The more I play Black Mesa the more I love it. This is a special golf course. I become more confident in my shots and where I want them to land or roll the more I play the course. I played probably the most solid nine holes of the year on the front today. I got up and down on #1 from a deep green side bunker. On #2, a short par-4, I used the contours to the right of the green to bounce my 100 yard approach shot to about three feet. But my putt didn’t drop as the speed was not as quick as I expected. That would be about the last bad putt I’d make for the whole day.
Above, the old squeeky windmill at Black Mesa. When the wind kicks up, the windmill plays a an eerie yet rhythmic tune. Normally I’d dislike a sound like this, but this tune almost hypnotizes me. How many millions of times has that wheel spun around? I need to find out if there’s been a name given to this windmill. If there hasn’t, I’m going to come up with an appropriate one….
On with the story…
When I got to the mega cool #4 hole I was still even par. #4 is the famous “dome” hole, where a cool sand dome guards the green left. I didn’t trust my yardage. It dictated a six iron. I hit five. Good choice. It ended up about eight feet below the pin. I drained the putt to reach -1. I played solid golf the rest of the front nine. My new and improving short game and some great putting helped me turn to the back nine at even par. I shot even on the front at Black Mesa. That is good. Could I hold it together for the difficult back nine?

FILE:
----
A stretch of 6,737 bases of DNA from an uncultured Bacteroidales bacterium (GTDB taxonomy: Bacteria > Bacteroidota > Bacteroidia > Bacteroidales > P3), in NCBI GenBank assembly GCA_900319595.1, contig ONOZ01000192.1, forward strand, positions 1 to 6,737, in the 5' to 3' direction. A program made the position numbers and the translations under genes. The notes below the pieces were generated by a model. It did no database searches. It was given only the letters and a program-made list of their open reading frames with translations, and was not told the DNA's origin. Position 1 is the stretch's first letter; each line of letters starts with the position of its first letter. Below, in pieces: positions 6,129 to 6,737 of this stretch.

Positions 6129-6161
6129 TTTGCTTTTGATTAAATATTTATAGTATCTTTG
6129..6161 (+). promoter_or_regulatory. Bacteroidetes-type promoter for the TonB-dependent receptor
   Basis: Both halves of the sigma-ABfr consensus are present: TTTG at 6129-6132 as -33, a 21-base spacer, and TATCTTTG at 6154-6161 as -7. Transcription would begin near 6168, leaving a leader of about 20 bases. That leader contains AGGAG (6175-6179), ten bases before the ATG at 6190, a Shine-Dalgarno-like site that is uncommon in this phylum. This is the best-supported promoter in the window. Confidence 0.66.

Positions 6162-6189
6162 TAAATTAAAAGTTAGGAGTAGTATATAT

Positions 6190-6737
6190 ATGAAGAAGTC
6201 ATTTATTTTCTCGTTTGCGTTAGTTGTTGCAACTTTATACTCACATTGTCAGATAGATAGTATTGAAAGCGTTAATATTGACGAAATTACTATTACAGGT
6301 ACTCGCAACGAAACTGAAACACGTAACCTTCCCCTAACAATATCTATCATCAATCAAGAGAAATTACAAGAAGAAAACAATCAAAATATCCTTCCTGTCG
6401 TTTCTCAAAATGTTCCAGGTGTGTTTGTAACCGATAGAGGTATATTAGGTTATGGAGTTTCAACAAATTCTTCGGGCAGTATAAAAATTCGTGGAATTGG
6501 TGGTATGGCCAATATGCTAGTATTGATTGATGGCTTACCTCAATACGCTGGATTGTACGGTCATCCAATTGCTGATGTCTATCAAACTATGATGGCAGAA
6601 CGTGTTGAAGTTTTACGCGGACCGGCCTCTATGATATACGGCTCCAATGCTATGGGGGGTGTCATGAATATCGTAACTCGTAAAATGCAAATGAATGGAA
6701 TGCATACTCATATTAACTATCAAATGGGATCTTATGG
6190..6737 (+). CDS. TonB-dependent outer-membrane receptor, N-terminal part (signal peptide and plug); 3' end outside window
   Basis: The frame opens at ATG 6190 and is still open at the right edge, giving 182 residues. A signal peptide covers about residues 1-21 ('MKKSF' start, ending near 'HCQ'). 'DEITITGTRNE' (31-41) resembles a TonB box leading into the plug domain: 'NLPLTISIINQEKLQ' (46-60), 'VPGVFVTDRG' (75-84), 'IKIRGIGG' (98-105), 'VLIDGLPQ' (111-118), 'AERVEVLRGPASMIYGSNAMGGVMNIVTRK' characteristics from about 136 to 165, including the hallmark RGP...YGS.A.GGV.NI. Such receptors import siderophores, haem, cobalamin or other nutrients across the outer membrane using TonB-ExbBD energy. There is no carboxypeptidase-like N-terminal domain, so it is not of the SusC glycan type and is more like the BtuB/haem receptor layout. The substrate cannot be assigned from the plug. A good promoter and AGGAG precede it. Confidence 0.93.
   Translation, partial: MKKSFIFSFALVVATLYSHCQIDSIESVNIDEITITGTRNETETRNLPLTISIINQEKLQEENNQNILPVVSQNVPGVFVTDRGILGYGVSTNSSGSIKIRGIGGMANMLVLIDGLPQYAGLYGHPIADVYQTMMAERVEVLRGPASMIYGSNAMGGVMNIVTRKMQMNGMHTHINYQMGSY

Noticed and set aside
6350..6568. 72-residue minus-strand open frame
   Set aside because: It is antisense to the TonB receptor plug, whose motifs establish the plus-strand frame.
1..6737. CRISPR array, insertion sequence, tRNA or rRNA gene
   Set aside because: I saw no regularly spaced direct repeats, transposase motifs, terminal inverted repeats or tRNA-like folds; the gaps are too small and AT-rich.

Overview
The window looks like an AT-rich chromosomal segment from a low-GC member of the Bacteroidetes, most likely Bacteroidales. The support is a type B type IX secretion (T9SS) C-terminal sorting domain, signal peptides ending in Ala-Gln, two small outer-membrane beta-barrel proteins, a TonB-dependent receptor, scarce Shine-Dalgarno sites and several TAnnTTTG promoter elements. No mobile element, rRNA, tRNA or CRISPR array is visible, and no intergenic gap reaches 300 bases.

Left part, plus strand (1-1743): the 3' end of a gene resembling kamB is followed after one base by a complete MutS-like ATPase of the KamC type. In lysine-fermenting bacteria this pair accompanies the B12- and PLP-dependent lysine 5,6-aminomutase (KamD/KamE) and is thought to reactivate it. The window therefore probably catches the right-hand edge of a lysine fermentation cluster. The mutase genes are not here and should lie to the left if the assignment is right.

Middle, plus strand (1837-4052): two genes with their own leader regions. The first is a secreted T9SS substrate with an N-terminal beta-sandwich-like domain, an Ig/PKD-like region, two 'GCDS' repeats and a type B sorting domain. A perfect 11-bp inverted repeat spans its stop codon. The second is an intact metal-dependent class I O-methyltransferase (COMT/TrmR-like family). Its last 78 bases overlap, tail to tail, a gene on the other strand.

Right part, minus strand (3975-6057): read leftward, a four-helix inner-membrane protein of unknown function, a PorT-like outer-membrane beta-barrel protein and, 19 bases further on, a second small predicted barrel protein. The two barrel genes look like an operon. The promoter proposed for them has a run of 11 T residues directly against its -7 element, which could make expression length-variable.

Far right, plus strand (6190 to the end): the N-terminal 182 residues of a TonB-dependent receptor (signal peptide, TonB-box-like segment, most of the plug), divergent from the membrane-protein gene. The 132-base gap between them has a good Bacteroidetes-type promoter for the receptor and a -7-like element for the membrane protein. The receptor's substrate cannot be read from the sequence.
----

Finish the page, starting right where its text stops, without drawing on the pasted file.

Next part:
I have shaky confidence in some holes which have kicked my butt every time I’ve played them, like the par-5 13th. Today I was cruising along playing well and 13 humbled me once again. I knew I couldn’t miss the green right or I’d have an impossible up and down from a very deep bunker. I missed right, 7. Ouch. I’m realizing how demanding this course is. You really can’t miss a single shot in the wrong place your you’ll have to make some incredible shots to save par. Usually errant shots will result in an “other” score. My two severely errant swings did result in double bogeys on the back.
Yesterday I melted down on the 15th, a beauty of a par three. I clanked my tee shot into the water and scored a double. I was wanting redemption today. With my good pal Eddie Peck, principal guy here at Black Mesa watching, I pulled a six iron left. The shot bounced off the contours left of the green and ran down to about five feet. I laughed and looked at Eddie and said, “I meant to do that.” Eddie laughed.
Eddie took off to watch the other groups so he didn’t see the putt, which I drained. The first thing he asked me upon the conclusion of my round was if I made that putt. I proudly told him that yes I’d drained the putt, and that despite having my golf ship taking on heavy water on the back nine, I paddled home with a 78. To me a 78 on this course is like shooting a 73 somewhere else.
Puye Cliff Dwellings
Following the round we visited the Puye cliff Pueblo Indian ruins, about 30 minutes from Black Mesa Golf Club. The Pueblo Indians had built an incredible set of dwellings on top of, and on the SIDE of, a cliff. I’ll post more about this fascinating part of the trip later, but here’s an image of our tour guide (right) telling us about the dwellings for now.
I’m too tired to continue writing, though I’d love to share the rest of this great day…